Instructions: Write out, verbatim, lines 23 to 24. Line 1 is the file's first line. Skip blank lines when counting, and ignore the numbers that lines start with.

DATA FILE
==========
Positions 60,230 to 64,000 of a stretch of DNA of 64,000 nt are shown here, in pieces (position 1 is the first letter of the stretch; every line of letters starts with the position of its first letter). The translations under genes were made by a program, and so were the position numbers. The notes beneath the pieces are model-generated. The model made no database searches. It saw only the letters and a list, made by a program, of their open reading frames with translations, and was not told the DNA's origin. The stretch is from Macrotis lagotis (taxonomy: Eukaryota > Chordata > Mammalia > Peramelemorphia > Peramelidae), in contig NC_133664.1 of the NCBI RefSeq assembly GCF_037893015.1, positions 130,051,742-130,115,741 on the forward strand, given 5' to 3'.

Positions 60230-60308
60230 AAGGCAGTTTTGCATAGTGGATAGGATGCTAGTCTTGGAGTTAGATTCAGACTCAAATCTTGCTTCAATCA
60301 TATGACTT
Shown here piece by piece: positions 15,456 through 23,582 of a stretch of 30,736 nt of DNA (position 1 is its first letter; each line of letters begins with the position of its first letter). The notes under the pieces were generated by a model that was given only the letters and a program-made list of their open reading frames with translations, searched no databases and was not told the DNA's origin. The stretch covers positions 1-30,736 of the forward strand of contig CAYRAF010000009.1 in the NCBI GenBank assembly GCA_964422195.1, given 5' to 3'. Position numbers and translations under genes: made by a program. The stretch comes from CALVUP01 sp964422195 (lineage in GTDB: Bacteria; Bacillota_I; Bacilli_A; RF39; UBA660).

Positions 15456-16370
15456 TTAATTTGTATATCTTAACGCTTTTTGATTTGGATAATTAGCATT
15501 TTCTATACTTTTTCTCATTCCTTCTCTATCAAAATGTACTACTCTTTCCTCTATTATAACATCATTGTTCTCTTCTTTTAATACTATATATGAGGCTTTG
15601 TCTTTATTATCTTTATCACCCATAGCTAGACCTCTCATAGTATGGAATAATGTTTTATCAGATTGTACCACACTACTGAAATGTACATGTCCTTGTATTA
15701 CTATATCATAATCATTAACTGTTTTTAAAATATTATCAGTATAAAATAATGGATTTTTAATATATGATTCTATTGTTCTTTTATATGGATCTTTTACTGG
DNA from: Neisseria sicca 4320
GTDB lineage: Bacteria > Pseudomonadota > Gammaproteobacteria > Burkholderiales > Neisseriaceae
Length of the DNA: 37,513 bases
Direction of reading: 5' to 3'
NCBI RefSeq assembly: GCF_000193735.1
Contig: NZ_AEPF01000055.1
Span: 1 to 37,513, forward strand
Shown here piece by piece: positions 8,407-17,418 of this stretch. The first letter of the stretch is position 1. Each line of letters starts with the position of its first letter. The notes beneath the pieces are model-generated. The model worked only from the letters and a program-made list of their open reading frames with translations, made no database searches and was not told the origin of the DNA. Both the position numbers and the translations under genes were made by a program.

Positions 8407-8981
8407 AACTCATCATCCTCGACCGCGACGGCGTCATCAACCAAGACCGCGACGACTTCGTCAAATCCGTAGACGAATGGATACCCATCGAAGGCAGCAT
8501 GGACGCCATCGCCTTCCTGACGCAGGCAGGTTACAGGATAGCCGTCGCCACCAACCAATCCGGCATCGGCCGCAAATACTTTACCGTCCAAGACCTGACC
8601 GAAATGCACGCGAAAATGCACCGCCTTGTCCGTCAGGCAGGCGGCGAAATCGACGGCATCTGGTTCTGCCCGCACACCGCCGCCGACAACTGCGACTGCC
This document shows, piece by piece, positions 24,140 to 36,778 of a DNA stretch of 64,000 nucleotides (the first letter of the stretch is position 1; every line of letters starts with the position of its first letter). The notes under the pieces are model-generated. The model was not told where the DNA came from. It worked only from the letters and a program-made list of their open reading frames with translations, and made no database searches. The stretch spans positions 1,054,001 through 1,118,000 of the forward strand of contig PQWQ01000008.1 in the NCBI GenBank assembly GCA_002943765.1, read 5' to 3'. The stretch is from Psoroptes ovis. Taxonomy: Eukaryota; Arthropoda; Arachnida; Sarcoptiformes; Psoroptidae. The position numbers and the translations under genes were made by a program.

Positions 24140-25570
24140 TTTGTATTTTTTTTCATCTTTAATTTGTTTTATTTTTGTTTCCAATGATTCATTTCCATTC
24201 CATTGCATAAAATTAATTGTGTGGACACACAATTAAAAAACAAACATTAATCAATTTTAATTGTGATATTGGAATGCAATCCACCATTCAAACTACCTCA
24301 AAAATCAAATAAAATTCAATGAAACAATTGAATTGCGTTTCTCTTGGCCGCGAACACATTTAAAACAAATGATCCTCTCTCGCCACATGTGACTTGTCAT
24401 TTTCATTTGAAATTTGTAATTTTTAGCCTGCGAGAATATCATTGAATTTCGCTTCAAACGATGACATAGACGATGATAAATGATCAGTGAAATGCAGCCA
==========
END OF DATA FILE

This document shows, piece by piece, positions 24,140 to 36,778 of a DNA stretch of 64,000 nucleotides (the first letter of the stretch is position 1; every line of letters starts with the position of its first letter). The notes under the pieces are model-generated. The model was not told where the DNA came from. It worked only from the letters and a program-made list of their open reading frames with translations, and made no database searches. The stretch spans positions 1,054,001 through 1,118,000 of the forward strand of contig PQWQ01000008.1 in the NCBI GenBank assembly GCA_002943765.1, read 5' to 3'. The stretch is from Psoroptes ovis. Taxonomy: Eukaryota; Arthropoda; Arachnida; Sarcoptiformes; Psoroptidae. The position numbers and the translations under genes were made by a program.

Positions 24140-25570